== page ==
Last edited by Mubar
Friday, July 24, 2020 | History

7 edition of Shanghai Refuge found in the catalog.

Shanghai Refuge

A Memoir of the World War II Jewish Ghetto

by Ernest G. Heppner

  • 98 Want to read
  • 12 Currently reading

Published by University of Nebraska Press .
Written in English

    Subjects:
  • Biography: general,
  • Civil rights & citizenship,
  • Immigration & emigration,
  • Biography / Autobiography,
  • Biography/Autobiography,
  • China,
  • Historical - Holocaust,
  • History / Europe / General

  • The Physical Object
    FormatPaperback
    Number of Pages217
    ID Numbers
    Open LibraryOL7905902M
    ISBN 100803272812
    ISBN 109780803272811

    Shanghai. However, Iwry‟s book is autobiographical and the Mir yeshiva only dots the landscape of his memoir. The three aforementioned works represent one of the main issues in the field of study: research on the Mir yeshiva only emerges in small portions in works of varying subjects on the Jews of Size: KB. Wartime Shanghai and the Jewish refugees from Central Europe survival, co-existence, and identity in a multi-ethnic city / by: Eber, Irene, Published: () Shanghai sanctuary: Chinese and Japanese policy toward European Jewish refugees during World War II / by: Gao, Bei.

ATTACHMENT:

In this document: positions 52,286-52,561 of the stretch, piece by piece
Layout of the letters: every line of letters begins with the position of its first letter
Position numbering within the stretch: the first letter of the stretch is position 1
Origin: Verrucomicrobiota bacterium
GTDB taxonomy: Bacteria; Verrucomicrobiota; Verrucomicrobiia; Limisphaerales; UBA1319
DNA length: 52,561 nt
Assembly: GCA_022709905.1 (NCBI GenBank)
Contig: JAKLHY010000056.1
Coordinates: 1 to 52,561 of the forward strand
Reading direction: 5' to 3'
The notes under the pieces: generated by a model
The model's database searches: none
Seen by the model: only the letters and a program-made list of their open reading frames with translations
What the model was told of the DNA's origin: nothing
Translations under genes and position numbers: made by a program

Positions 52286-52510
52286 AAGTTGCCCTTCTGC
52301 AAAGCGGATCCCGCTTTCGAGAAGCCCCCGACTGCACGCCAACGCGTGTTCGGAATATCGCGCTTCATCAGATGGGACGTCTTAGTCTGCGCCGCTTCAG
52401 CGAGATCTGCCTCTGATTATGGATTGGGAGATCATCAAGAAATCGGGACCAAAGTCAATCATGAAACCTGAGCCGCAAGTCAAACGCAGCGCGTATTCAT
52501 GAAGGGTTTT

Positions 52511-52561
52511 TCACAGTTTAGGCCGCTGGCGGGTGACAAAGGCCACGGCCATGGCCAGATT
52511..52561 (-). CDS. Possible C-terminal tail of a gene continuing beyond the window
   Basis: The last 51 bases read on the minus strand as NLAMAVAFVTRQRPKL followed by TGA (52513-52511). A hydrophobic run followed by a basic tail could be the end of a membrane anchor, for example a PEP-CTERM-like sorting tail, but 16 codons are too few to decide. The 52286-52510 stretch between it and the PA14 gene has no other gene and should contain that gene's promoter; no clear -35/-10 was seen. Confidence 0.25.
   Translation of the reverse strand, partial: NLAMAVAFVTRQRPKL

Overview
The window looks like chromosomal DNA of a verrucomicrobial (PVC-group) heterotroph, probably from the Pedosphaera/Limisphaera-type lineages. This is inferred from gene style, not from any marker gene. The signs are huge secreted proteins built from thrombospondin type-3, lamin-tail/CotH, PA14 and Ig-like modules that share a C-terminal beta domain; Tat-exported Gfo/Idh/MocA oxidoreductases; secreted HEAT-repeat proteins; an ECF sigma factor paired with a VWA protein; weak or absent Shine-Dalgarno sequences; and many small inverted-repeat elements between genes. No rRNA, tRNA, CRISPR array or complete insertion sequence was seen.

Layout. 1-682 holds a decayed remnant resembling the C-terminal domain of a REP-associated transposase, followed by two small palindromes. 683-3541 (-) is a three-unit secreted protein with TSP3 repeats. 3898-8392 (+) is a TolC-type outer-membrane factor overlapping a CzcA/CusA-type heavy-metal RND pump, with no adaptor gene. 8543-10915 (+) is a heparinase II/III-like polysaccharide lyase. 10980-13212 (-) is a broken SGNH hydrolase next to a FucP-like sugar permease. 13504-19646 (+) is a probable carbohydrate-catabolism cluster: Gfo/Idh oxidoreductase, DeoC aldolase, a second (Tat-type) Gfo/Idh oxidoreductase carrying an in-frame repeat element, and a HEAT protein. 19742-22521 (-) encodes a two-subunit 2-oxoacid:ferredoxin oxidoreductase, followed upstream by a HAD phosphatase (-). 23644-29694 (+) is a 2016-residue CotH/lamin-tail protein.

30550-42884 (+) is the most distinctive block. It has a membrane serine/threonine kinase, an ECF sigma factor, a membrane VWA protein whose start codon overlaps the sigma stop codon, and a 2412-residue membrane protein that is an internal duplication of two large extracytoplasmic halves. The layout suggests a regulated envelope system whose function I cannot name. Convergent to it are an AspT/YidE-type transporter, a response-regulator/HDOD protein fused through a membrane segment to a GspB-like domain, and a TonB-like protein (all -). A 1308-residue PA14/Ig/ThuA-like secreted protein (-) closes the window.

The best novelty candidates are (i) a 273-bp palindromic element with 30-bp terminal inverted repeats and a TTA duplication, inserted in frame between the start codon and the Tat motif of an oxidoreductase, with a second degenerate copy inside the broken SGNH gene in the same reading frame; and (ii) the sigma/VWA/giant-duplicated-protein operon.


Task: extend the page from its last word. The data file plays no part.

The unlikely refuge of Shanghai, the only city in the world that did not require a visa, was buffeted by the struggle between European imperialism, Japanese aggression, and Chinese nationalism. Ernest G. Heppner's compelling testimony is a brilliant account of this little-known haven/5(43).   As World War II began, approximat Jews lived in Shanghai. Ab had arrived seeking refuge as the Nazis gained strength. Another .

    This book examines two large and generally overlooked diaspora communities, one Jewish and the other Slavic, which found refuge in Shanghai during the period Victims of discrimination and persecution in their own lands—Central and Eastern Europe, Russia, and Ukraine—they chose Shanghai as their destination because no documentation was required to enter the city and settle there. Ernest G. Heppner is the author of Shanghai Refuge ( avg rating, 43 ratings, 4 reviews, published )/5.